Violation of the right to life and the right to a fair trial

{:en}Relevant recommendations accepted by Egypt in 2014

In the 2nd cycle of Egypt’s UPR, Egypt received the following recommendations relating to the death penalty:

  • Ratify the Second Optional Protocol to the International Covenant on Civil and Political Rights, which provides for the abolition of the death penalty (noted by Egypt)
  • Issue an immediate moratorium on the death penalty (noted)
  • Take measures to ensure due process and fair trials, particularly in any proceeding that could entail the application of the death penalty (supported)
  • Egypt also received several recommendations urging to end/limit the trials of civilians before military courts (noted)

Implementation of the above recommendations since 2014

Egyptian courts (both civilian and military) have unprecedentedly issued death sentences since July 2013, and the authorities have carried out a large number of them, drawing numerous domestic and international human rights criticism. Civilians tried before military courts were sentenced to death, in trials that lacked basic fair trial guarantees.

  • At least 737 people were sentenced to death (from civil and military courts) compared to 402 in 2017 including both political and non-political cases. At least 46 people were executed during this year.
  • The military sentenced to death at least 51 people, 37 of them in political cases, bringing the number of people on death row awaiting execution at any time now to 65 persons.
  • There are 13 cases of political nature where death sentences have been implemented; 8 of them were issued by military courts, resulting in the execution of at least 48 people.


Legislation passed since June 2013 have increased the offences carrying the death penalty, for example: the Penal Code (58/1937) and its amendments in 2013, the Military Provisions Law (25/1966) the Arms and Ammunition Law (394/1954) and the Anti-Drug Law (182/1960). Furthermore, the Egyptian President issued Decision (136/2014), which designates vital infrastructure as military facilities, which allowed civilians accused in cases of political nature to be tried before military courts.

Human rights violations that breached fair trial standards for citizens who had been executed

Since July 2013, the 48 people who were executed were subjected to numerous human rights violations that breached fair trial standards, including:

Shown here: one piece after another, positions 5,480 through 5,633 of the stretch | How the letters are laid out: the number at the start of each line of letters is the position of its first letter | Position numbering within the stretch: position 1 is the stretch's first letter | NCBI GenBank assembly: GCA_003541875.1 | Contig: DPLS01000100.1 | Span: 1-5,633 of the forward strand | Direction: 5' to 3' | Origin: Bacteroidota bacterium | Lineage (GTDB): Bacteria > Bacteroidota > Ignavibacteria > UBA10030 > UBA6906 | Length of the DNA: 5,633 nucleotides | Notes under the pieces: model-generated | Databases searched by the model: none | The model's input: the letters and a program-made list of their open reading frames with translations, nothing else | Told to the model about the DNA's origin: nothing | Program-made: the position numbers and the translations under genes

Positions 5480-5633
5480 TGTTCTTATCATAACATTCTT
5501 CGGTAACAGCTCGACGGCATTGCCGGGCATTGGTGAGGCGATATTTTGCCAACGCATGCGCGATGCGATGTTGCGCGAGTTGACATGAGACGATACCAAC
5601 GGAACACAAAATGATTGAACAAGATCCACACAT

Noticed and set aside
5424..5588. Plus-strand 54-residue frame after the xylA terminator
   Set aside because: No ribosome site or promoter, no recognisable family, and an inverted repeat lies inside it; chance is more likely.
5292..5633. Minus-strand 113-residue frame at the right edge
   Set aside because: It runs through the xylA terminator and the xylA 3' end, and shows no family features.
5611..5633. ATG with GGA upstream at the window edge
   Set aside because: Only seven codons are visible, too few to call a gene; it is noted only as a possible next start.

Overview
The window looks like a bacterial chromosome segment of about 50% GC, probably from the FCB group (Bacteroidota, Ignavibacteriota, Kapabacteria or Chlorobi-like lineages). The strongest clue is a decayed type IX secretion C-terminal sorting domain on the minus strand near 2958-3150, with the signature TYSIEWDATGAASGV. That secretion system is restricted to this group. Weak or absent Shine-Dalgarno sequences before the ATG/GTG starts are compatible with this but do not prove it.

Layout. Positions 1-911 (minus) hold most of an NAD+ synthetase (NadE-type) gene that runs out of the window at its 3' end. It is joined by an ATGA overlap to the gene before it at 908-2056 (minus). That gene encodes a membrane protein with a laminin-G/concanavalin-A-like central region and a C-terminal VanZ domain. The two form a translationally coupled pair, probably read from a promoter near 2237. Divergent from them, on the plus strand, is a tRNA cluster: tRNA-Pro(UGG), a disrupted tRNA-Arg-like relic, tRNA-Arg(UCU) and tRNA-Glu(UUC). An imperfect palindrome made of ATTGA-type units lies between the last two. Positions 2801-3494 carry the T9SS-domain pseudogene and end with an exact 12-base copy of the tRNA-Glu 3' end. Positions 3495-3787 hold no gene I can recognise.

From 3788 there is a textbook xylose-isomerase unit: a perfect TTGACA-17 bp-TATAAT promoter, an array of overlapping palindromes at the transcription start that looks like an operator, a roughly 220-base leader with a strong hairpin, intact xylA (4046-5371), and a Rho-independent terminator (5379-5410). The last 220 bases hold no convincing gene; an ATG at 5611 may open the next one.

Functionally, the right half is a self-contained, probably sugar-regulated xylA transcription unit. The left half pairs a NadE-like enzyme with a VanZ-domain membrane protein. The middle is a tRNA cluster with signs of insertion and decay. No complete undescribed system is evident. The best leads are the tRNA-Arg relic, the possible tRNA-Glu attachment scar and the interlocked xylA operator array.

• torture, enforced disappearance, inhumane treatment, denial of medical care;
  • Interrogation without legal representation;
  • the lack of independence of the courts before which they were tried where trials were conducted in a “closed” manner, violating the principle of trail’s public openness; denial of litigation proceedings such as petitioning;
  • Judgments were based on investigations by security and military intelligence agencies, and not any other material evidence.


We urge your government to make the following recommendations to Egypt in the upcoming UPR:

  1. Amendment of the Penal Code (58/1937) and its amendments in 2013, the Military Provisions Law (25/1966) the Arms and Ammunition Law (394/1954) and the Anti-Narcotics Law (182/ 1960) in preparation for the abolition of death sentences.
  2. Revocation of Law (136/2013) and amendment of Article 204 of the Egyptian Constitution to limit the military judiciary to the trial of military personnel only.
  3. Impose a moratorium on executions of all persons sentenced to final death sentences since 2013 and until now;
  4. Order re-trials for cases where violations of the right to fair trial were documented
  5. Conduct independent, impartial and prompt investigations into the violations of the rights to fair trial by the judicial and executive authorities, bring the perpetrators to justice and provide victims with the right to effective remedy in accordance with international standards
  6. Accept the visit of the Special Rapporteur on the independence of judges and lawyers
  7. Immediately ending the practice of enforced disappearance and criminalizing it in a clear and explicit provision in the Egyptian Penal Code as an imperceptible crime that is not subject to the statute of limitations.

8.Ratify the International Convention for the Protection of All Persons from Enforced Disappearance.




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